What is it about open cars? Depending on your point of view, they either let you see, hear and feel the world outside with a clarity and exhilaration denied to those riding under a roof, or they let the outside world see you and, unless you're more attractive than me (which is likely), mock your exhibitionism.
Either way, we assume the purity of the car is somehow compromised unless a) the car type exists only in open form, or b) it existed as an open car before a closed one joined it.
Or so I thought, until I drove the Audi R8 V10 Spyder. An open Porsche 911 is all wrong, and Spyder versions of a Ferrari F430 or a Lamborghini Gallardo seem similarly to shoot their pedigree in the foot. But the Audi somehow gets away with it. How?
A closed R8 has striking, contrasting "blades" on its flanks aft of the doors and forming the rear cabin pillars, which clearly wouldn't work on a Spyder. Instead, the Spyder has extended side-scoops flowing into where the blade would be, which completely alters the R8 look. Thus the R8 Spyder looks like its own car and not a chopped-down version of another one. It helps, too, that the result has strong overtones of real sports-racing cars, such as – conveniently – the eponymous R8 (or later R10) that raced at Le Mans.
Of course the R8 Spyder is laden with goodies (B&O stereo, parking sensors, LED headlights, sat nav and a microphone in the driver's seatbelt), but they are discreet and don't spoil the impression of functional starkness. It's a pure sort of car, built for a purpose higher than showing off. That said, an audience will surely gather when the roof performs its kinetic art.
As the powered roof opens, its fabric folds into a Z-shape, the flying buttresses at the rear fold on to themselves, and the whole lot disappears under a painted carbonfibre cover, all in 19 seconds. There's a small rear window that can retract electrically into the rear deck, and a clip-on wind deflector to fit in front of it, if needed.
With the roof closed, the driving experience is as pure and as thrilling as it is in the coupé. There's hardly any audible difference, thanks to the roof's perfect fit and sealing ability against wind rush.
But with it open, the experience intensifies. This 5,204cc, 525bhp, direct-injection V10 has always sounded gutturally fabulous, like two 1980s Audi Quattro rally cars accelerating at full bore side by side, except that here you have 8,500rpm to play with. With no roof, you can now hear the harmonic battle as 10 cylinders with uneven firing intervals bellow their intent. It's marvellous.
It starts as a deep granular hum, goes through a vibratory growl around 3,000rpm, then morphs into that 10-cylinder harmonic howl. But this is not a peaky engine; maximum pulling power (390lb ft) doesn't arrive till 6,500rpm but the Spyder pulls lustily from under 2,000rpm, whatever gear.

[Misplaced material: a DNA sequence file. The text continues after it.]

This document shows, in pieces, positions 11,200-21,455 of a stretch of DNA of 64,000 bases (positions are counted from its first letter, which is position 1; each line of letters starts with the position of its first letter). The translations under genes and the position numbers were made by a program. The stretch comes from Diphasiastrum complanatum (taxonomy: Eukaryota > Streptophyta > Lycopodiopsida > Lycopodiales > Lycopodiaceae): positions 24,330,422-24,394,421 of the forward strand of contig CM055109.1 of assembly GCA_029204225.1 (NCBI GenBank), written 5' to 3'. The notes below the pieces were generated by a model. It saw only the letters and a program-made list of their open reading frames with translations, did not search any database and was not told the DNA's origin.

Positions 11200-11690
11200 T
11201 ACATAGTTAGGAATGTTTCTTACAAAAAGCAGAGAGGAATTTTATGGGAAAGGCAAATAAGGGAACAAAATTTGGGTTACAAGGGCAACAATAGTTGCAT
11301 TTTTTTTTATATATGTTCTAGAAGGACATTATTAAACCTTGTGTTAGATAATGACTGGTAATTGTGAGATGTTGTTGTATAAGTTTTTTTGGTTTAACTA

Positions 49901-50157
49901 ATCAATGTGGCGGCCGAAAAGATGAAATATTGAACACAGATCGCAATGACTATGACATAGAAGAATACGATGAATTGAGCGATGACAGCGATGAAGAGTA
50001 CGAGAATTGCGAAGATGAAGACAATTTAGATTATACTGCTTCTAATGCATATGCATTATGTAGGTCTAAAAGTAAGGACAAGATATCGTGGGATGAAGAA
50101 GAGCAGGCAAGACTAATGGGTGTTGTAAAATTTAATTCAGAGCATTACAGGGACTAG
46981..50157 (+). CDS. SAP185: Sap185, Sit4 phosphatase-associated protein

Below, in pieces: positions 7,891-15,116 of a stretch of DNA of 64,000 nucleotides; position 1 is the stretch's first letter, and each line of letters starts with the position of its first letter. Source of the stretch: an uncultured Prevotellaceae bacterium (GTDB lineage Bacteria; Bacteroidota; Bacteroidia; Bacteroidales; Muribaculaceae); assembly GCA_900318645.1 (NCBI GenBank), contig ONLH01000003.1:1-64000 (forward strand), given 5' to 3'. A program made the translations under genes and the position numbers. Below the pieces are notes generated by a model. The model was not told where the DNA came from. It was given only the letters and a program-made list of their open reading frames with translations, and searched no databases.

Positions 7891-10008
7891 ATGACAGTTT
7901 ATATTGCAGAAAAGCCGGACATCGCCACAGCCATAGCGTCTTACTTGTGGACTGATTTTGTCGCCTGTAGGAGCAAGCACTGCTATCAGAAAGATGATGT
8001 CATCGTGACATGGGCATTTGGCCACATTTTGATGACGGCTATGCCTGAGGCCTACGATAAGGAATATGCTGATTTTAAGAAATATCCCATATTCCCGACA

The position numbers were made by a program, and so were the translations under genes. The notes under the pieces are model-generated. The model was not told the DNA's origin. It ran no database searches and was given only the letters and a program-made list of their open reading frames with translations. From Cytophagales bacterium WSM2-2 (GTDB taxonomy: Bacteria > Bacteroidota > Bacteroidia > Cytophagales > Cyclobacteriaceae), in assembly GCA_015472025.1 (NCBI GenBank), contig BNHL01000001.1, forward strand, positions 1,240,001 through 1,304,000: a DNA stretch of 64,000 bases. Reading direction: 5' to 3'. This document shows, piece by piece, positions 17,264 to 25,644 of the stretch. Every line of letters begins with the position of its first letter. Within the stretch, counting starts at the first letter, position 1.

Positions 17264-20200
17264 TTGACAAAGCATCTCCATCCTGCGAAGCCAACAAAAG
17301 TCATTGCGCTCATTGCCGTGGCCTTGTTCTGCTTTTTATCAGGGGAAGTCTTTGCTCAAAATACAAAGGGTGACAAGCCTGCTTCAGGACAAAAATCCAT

Using "launch control" for an optimum getaway, the Spyder will reach 62mph in 4.1 seconds, as all four wheels share the traction. Both manual and paddleshift R-tronic versions have this electronic aid, which automatically manages throttle and traction control (and clutch engagement on the R-tronic). It works perfectly.
With the magnetically variable suspension dampers set to Sport, the R8 scythes through twists and turns, provided the road is ultra-smooth. The surprise is that Normal mode gives a more compliant ride than most other Audis, sporting or not. Yet it remains crisp and responsive, making this a supercar as civilised as it is engaging.
But it's not perfect. The R-tronic still surges annoyingly in automatic mode. (I'd still prefer a proper manual.) Nor is there much room for luggage.
Some say the R8 V10 Spyder is too dear: starting at £112,500, no Audi costs more. But it's a supercar that just happens to wear four rings. A credible open-top supercar? No, it's the best.
Aston Martin DBS Volante: £179,500.
The 5.9-litre, 510bhp V12 can't quite match R8 V10's pace, but some may prefer traditional front-engine design. Big, bulky and a beautiful finish.
Lamborghini Gallardo LP560-4 Spyder: £160,556.
Engine, transmission and aluminium structure are related to Audi's; power delivery is fiercer, price is higher, visuals are less pure.
Porsche 911 Turbo Cabriolet: £113,927.
Rapid and capable, defies physics with its 500bhp flat-six over-hanging the tail. Looks awkward: long overhangs, dumpy silhouette.